What is a ‘mindful leader’? A mindful leader is someone who embodies leadership presence by cultivating focus, clarity, creativity and compassion in the service of others. If we look more deeply into this definition, we will notice that these four innate abilities are fundamentals of leadership excellence. And yet, even though these abilities are innate, we often fall short of our potential to embody leadership presence because we live in a world that surrounds us with unlimited distractions.
These distractions pull us away from the present moment and keep us from listening to our own wisdom. We find ourselves mindlessly rushing from one appointment to the next, reacting to situations or simply missing entire days, weeks, even months of our lives. Is it really August already? Wasn’t it just May? We fall into bed each evening, exhausted from our busy lives and yet feeling as though we don’t attend to what is really important, at work or at home. Whether you lead a global organization, a classroom, a firm, a community group, a family, or yourself, training the mind through mindful leadership training will help you find the space to lead and live with excellence.
Let’s return to our definition. A mindful leader is someone who embodies leadership presence by cultivating focus, clarity, creativity and compassion in the service of others. These innate capabilities of the mind — focus, clarity, creativity and compassion — can be trained and strengthened. Just as there are innate capabilities of our body that we can train to become stronger, more flexible and more resilient, we can train the innate capabilities of the mind through mindfulness meditation, Purposeful Pauses© and leadership reflections. When we do so, we begin to cultivate the ability to pay attention, to see when our own conditioning and filters may be clouding our ability to see what is actually here, to tap into the reservoir of creativity that often gets drowned out by our busyness and to embody the compassion that helps us to fully open our mind and our heart. We discover, or rediscover, our principles and our values. And we move toward developing into ‘more of who we really are.’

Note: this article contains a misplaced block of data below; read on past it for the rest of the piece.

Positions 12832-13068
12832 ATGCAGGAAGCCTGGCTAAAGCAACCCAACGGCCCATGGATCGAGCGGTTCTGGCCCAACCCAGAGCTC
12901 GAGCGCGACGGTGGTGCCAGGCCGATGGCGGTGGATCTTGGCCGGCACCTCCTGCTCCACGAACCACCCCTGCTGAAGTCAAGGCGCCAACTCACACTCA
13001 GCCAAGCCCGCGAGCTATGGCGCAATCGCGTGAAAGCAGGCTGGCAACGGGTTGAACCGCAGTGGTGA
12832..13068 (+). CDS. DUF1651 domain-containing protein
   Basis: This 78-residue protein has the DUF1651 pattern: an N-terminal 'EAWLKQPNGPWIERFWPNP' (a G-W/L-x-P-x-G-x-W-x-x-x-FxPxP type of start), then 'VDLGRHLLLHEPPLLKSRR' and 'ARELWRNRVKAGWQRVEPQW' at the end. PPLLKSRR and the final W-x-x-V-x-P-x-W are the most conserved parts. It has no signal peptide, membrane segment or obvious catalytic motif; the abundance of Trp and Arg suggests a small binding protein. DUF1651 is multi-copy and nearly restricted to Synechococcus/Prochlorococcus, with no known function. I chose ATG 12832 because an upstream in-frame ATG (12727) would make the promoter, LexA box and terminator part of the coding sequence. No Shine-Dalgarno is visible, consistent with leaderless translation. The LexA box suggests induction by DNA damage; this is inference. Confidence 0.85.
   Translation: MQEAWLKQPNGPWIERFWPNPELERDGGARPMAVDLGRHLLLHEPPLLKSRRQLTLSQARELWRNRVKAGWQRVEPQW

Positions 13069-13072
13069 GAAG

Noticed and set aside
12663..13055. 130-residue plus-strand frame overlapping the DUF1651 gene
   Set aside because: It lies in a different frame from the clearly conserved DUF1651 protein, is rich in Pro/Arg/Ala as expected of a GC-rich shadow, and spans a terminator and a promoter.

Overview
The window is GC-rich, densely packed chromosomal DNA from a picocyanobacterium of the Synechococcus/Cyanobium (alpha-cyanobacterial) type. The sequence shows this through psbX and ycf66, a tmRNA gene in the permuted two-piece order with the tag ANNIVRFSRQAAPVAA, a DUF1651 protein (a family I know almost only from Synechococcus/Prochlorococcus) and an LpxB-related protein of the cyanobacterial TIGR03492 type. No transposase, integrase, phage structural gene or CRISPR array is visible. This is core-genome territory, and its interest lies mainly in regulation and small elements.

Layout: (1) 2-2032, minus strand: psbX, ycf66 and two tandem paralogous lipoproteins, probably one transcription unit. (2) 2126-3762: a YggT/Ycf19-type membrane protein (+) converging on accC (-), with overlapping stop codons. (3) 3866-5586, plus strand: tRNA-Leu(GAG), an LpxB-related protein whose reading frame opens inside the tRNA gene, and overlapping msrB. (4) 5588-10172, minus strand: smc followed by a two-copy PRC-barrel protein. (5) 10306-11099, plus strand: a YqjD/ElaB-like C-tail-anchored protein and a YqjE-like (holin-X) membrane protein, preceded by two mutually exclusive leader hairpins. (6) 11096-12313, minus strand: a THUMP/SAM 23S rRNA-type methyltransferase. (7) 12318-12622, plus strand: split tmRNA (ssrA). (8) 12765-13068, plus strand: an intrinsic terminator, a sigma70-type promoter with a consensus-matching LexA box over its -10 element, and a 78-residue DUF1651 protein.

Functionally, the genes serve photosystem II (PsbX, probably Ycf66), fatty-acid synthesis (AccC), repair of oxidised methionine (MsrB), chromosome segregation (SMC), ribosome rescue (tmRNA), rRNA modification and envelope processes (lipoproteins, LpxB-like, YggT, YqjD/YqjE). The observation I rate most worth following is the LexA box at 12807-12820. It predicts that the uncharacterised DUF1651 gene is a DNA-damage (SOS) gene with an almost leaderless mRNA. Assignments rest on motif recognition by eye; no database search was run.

As a beginning, spend a few minutes each day this week exploring the question of excellence. What does it mean to you? Have you experienced leadership excellence? What made that leader someone who excelled?